Can you use tuner lug nuts on OEM wheels? How many types of lug nuts are there, and which ones will work best with OEM wheels? We answer all this in the article below.
When you are changing the tires of your car, you will notice that there are tiny nuts and bolts that are holding the tire in place. These can be of different shapes and sizes, but they have the same purpose of keeping the wheels steady. Commonly called lug nuts, these tiny things are a very important part of the car that you should know about.
Today, let us tell you about tuner lug nuts and a few things to consider if you use OEM wheels. Read on to find out!
What Are Lug Nuts?
Lug nuts are wheel fasteners that are used to keep the wheels of your car attached to the hub. These can be of different shapes and sizes, commonly with a tapering end. Lugnuts are made from materials like titanium, chrome-plated steel, and anodized aluminum. The material of the lug nuts determines their weight and which can be used on what car models.
When you are changing the wheels of your car, you need to be careful about installing the right kind of lug nuts. If these parts are damaged in some way, it makes the process of removing or replacing the wheels very difficult.
Types of Lug Nuts
The styles, sizes, and tapering designs of lug nuts are the main criteria for the different types of lug nuts available on wheels. What kind of lug nuts you are using also depends on whether you are using the original manufacturer or aftermarket wheels. Here are the main types of lug nuts that you should know about:
Conical lug nuts
Conical-shaped or acorn lug nuts are the most common lug nuts used in car wheels. They are primarily used in European cars and are the popular lug nuts used in manufacturer wheels. These are easy to recognize from their cone-shaped lug seats.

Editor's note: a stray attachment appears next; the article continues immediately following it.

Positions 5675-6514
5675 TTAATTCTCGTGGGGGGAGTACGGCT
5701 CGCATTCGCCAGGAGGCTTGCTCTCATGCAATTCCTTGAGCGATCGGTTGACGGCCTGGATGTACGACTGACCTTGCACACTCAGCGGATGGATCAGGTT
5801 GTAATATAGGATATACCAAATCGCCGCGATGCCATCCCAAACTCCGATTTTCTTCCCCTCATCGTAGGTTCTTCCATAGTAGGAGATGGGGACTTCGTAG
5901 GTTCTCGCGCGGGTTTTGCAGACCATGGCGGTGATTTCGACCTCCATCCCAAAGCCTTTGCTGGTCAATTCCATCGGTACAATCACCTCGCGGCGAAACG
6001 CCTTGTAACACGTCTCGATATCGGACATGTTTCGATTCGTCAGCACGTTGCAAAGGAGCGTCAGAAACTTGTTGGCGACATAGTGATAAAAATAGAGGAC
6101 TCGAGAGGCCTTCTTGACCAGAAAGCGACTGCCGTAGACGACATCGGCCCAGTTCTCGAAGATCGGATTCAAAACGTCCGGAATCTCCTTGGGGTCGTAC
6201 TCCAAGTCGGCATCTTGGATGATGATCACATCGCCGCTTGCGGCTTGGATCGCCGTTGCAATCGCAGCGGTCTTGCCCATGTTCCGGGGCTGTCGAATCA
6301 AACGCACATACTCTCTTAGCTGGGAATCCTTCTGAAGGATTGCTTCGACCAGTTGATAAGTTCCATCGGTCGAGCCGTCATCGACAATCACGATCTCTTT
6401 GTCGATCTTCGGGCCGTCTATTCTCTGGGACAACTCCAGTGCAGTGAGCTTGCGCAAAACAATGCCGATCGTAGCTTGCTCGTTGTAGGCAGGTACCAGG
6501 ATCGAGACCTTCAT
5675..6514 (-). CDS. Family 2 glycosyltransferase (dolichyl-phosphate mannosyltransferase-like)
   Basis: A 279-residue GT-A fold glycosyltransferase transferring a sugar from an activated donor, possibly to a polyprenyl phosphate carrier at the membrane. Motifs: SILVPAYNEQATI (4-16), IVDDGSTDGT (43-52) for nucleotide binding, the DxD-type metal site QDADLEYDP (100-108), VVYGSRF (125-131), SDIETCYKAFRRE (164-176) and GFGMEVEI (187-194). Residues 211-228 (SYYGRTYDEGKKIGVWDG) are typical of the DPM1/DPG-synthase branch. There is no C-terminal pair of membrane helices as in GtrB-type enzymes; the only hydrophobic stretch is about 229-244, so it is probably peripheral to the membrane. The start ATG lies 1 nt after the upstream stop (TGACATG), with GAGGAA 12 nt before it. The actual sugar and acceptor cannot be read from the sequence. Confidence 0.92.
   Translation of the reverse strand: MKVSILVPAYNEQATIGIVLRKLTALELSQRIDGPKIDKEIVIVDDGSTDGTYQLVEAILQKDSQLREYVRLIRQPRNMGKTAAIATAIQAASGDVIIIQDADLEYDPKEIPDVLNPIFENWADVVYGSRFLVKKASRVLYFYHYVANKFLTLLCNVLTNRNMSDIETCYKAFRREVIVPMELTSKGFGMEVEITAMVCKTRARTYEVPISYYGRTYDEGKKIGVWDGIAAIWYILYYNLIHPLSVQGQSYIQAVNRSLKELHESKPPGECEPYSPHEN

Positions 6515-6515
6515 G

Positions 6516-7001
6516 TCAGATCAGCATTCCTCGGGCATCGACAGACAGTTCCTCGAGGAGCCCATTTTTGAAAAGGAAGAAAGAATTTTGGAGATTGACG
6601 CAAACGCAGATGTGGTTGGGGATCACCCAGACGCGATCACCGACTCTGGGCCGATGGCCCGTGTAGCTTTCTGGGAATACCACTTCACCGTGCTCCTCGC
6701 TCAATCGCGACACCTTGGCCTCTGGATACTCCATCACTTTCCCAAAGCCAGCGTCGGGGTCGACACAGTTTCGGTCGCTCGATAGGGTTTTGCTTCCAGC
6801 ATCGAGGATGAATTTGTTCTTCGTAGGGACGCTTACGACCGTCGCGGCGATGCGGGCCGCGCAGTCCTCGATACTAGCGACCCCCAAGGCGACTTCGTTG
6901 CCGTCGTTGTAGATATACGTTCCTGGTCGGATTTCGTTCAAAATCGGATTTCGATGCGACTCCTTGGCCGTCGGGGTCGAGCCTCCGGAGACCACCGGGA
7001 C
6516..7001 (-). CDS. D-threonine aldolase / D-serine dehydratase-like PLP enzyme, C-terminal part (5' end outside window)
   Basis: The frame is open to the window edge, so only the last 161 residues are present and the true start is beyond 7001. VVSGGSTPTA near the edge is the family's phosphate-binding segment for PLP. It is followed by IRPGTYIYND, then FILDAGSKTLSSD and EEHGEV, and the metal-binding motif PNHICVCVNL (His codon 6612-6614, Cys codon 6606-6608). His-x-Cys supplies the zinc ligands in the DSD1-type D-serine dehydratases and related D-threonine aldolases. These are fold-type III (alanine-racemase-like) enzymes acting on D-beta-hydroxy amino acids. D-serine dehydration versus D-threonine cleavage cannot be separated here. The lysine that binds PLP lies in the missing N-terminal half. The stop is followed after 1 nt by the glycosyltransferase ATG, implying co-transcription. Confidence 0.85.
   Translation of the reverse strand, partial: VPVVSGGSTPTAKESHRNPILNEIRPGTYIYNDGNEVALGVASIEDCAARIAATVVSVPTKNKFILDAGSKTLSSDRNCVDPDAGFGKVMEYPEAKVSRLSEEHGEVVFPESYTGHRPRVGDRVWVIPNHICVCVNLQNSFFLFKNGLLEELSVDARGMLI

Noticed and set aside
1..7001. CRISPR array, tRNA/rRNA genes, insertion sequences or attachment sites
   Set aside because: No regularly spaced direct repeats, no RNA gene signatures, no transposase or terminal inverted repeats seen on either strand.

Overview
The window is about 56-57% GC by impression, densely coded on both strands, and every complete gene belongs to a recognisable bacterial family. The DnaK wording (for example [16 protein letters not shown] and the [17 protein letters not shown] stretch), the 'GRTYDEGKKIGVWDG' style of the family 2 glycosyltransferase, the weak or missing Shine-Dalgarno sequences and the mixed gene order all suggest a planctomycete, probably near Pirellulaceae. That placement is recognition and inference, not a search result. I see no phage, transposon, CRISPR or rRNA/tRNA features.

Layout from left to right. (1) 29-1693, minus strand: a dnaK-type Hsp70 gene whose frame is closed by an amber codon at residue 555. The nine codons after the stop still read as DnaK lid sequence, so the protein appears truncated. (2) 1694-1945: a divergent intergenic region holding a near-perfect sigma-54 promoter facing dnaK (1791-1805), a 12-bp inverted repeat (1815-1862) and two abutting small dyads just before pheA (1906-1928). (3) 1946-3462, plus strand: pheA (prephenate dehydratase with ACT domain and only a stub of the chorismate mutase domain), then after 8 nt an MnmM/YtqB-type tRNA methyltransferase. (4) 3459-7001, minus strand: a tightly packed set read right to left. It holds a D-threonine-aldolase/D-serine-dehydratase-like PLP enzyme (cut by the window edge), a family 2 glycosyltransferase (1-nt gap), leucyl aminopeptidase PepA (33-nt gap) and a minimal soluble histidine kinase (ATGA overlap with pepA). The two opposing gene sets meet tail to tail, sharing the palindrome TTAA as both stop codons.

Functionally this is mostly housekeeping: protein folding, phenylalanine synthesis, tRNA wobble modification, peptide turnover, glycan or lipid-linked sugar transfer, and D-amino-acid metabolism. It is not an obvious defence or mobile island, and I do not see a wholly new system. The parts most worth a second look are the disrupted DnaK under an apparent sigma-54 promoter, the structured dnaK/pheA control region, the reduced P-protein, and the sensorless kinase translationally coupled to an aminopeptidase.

The conical lug nuts are mainly used because of their ease of design and angle tapering feature. These nuts automatically center themselves in the lug hole when tightening down, becoming thinner once installed. It is considered one of the most durable lug nuts to be installed on wheels.
Spherical lug nuts
Another common type of lug nut used by many car models is the spherical type. They are known by many names, like the ball seat nuts or wheel nuts. The main feature of these lug nuts is their spherical seat.
The rounded design makes it appropriate for a number of different vehicles and is fairly easy to install. Most spherical nuts require a 19mm lug wrench to tighten them.
Mag seat lug nuts
Mag seat lug nuts are one of the most distinctive style nuts, with an extended thread and flat washer seat. The latter feature makes this nut easy to install in any lug hole without any intervention. The name mag is because of the component used to make these nuts, which is magnesium.
Mag seat lugs also come with an additional built-in washer. This makes installing these lug nuts more convenient than others. The washer has to be installed against the lug nut and fastened in place. It is easier to use in the normal flat seat.
Flat seat lug nuts
As the name suggests, the flat seat nuts can be recognized by their flat head. The nuts are visible as flat on the surface where they are being installed. These do not have any external washer or thread and must be installed by torquing them into the lug.
Installing these lug nuts is not very difficult and can be done with a 21mm hex wrench. These nuts are also smaller in size, coming around 0.88 inches. Whatever purpose these serve is similar to mag nuts, and either can be used.
Extended thread lug nuts
Lug nuts with extended threads are preferred for installation since they are easy to torque down and have a better grip. These lug nuts are used for specific purposes and must be chosen according to size. Many mechanics prefer extended threads because there has to be less effort given when torquing down.
However, the extended threads can also become a problem when they cannot fit properly on surfaces. Due to the lack of a washer, sometimes their fitting becomes an issue even with the right size.
Tuner-style lug nuts
The tuner-style lug nut is a type of nut with a conical seat that uses a special kind of key. This key is supposed to be used outside when trying to remove the lug nut. The common design of tuner-style nuts is a 60-degree taper style that is 0.5 inches in measurement.
The tuner-style lug nut set comes with installation equipment that includes the key, usually in a pack of five or six lug nuts. If chosen carefully, the quality of these tuner nuts can make them a good fit for a number of car models.